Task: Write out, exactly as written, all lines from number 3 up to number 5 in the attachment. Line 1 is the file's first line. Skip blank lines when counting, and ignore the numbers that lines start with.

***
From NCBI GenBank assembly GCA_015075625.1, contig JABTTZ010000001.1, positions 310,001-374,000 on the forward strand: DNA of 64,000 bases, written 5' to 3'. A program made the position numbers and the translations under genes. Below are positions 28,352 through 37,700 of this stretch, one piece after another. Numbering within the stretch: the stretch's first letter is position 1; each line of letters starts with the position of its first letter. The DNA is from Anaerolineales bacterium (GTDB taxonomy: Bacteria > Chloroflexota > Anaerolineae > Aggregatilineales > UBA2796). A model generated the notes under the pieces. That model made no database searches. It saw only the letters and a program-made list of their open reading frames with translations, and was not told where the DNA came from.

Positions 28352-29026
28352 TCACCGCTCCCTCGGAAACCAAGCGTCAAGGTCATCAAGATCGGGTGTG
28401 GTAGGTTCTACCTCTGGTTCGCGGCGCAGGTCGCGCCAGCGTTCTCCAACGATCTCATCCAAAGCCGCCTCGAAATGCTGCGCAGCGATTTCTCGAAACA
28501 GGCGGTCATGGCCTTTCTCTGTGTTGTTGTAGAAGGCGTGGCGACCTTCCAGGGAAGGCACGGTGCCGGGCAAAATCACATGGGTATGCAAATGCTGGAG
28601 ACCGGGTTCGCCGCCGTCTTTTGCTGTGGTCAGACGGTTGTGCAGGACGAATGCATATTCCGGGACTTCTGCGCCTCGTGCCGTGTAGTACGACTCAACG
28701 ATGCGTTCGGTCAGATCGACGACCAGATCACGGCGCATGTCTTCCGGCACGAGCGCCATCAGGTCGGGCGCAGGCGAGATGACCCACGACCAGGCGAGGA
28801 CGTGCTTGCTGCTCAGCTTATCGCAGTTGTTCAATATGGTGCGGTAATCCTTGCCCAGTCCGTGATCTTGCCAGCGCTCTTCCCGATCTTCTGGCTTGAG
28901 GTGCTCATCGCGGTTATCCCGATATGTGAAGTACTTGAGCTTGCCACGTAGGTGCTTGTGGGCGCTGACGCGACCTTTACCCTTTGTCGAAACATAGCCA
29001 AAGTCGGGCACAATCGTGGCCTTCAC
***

28352 TCACCGCTCCCTCGGAAACCAAGCGTCAAGGTCATCAAGATCGGGTGTG
28401 GTAGGTTCTACCTCTGGTTCGCGGCGCAGGTCGCGCCAGCGTTCTCCAACGATCTCATCCAAAGCCGCCTCGAAATGCTGCGCAGCGATTTCTCGAAACA
28501 GGCGGTCATGGCCTTTCTCTGTGTTGTTGTAGAAGGCGTGGCGACCTTCCAGGGAAGGCACGGTGCCGGGCAAAATCACATGGGTATGCAAATGCTGGAG